As I said, after all of this chatter, I am left wondering about the ethics of purposely reducing the purchasing power for those who have worked hard and saved all their lives. Higher prices do not, in fact provide prosperity, but instead result in increasing economic hardship for people like my parents. In my latest column for the Grove City College Center for Vision and Values I conclude:
. . .Mom and Dad had the foresight and character to make the sacrifices necessary to stay out of debt. Indeed, they are Paul Krugman’s worst nightmare—a family determined not to live beyond their means. Now retired, like many in their generation they are enjoying life the best they can on an almost fixed income. Because they have no debt, they have been able to live without tremendous economic hardship thus far. The Federal Reserve’s inflationism, however, increasingly makes life for them more difficult as steady price inflation daily chips away at their livelihood. Since 2009, for example, the Consumer Price Index has increased over nine percent. This masks, however, significantly larger price increases for important necessities. Prices of dairy products are up almost 17 percent since 2009. Gasoline prices are up almost 11 percent despite the recent decline. Prices for meat, poultry, fish, and eggs have increased a whopping 26 percent since 2009. Higher overall prices do not help people like my parents at all. They instead act as a thief, snatching wealth away from them in the form of diminished purchasing power. What they long for is to see the value of their savings increase. Far from creating economic hardship for them, lower overall prices would be a boon.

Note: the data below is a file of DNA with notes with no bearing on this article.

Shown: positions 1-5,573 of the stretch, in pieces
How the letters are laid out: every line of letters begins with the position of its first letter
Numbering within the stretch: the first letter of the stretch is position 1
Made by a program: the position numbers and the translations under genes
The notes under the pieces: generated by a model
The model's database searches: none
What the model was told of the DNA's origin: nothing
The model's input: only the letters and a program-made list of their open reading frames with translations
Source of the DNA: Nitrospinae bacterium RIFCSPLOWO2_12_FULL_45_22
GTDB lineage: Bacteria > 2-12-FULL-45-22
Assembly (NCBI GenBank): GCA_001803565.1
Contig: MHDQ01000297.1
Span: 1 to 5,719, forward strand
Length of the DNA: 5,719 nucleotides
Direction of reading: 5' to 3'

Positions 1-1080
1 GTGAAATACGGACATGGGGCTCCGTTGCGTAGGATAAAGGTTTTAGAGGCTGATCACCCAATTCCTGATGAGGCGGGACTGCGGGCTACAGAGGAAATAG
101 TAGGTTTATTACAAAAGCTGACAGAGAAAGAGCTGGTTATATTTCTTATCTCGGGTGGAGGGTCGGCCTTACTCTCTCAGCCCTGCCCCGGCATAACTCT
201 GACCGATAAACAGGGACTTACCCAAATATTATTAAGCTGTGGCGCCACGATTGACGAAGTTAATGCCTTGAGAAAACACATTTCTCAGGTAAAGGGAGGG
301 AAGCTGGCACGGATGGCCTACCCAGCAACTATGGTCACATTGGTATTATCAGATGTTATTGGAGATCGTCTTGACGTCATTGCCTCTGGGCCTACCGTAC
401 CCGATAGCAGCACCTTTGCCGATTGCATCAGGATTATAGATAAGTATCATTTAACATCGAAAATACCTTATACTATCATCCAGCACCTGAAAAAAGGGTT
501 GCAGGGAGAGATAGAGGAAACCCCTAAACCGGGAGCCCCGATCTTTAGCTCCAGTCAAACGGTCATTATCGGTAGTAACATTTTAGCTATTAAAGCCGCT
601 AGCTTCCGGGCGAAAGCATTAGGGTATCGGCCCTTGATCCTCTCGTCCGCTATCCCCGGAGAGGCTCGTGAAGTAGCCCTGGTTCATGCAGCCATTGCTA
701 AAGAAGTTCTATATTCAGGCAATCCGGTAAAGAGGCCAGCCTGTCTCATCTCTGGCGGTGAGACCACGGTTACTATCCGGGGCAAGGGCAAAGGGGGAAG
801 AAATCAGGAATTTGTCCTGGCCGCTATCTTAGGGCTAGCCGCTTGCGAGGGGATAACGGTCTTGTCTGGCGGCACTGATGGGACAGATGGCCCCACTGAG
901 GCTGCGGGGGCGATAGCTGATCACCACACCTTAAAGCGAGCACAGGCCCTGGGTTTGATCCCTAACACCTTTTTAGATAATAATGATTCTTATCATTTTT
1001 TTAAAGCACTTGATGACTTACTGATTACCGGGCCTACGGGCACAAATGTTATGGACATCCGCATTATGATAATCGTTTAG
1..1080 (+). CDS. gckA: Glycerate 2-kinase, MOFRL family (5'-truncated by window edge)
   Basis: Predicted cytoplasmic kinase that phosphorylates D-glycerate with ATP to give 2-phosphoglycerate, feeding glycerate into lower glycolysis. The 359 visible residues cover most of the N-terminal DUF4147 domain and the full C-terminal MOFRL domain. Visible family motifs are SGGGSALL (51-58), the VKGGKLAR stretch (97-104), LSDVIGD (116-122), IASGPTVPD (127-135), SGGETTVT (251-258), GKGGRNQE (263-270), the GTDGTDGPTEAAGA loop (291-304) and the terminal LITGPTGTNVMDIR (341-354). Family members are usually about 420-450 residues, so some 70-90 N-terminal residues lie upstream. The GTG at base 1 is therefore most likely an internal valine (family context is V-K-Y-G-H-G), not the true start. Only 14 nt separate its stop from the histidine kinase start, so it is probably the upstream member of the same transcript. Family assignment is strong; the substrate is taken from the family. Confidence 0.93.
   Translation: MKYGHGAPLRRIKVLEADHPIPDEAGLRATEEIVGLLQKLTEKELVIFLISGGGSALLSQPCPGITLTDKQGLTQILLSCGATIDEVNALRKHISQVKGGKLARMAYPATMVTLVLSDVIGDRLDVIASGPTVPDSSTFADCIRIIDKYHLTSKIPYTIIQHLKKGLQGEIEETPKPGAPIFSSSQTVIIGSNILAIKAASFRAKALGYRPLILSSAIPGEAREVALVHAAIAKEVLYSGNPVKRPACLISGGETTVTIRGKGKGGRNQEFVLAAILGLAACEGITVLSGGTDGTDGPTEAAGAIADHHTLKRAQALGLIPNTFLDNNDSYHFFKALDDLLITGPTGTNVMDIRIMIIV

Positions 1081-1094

Both sound economics and ethics, therefore, demand that we give up the anti-deflation rhetoric and the inflation it fuels. Charity demands that we cease striking fear into the hearts of the masses, softening them up for ever higher prices. The Federal Reserve should stop punishing people like my parents who have worked hard and played by the rules their whole lives. After all, what did they ever do to Greenspan, Bernanke, and Yellen?

Read the rest here.

Thursday, March 12, 2015

Austrian Economics Research Conference

The AERC began today and so far, so excellent. My colleague, Jeff Herbener and I got here this afternoon just in time to hear David Rapp, Herbener's co-author, deliver their paper and then hear the Henry Hazlitt Lecture by John Tamny. Tamny is the political economy editor at Forbes and editor of RealClearMarkets.com. His lecture, "Government Barriers to Economic Growth: How Policy Error Gave Us the Great Depression, the Financial Crisis, and the Great Recession," was a tremendous, engaging discussion about how the state hinders economic prosperity with applications from the Great Depression, the financial meltdown, and today.

Thursday, February 26, 2015

What Is a Free Market?

That is the question, among others, posed to me by Dan Elmendorf on his radio program A Plain Answer. That program is produced and broadcast on the radio stations in the Redeemer Broadcasting network. In the interview I do discuss the economics and morality of the free market, identify the institutions necessary to support such a market, and the consequences when governments interview via a host of measures. My goal was to introduce listeners with perhaps no formal training in economics to sound analysis. You can see if I succeeded by clicking here.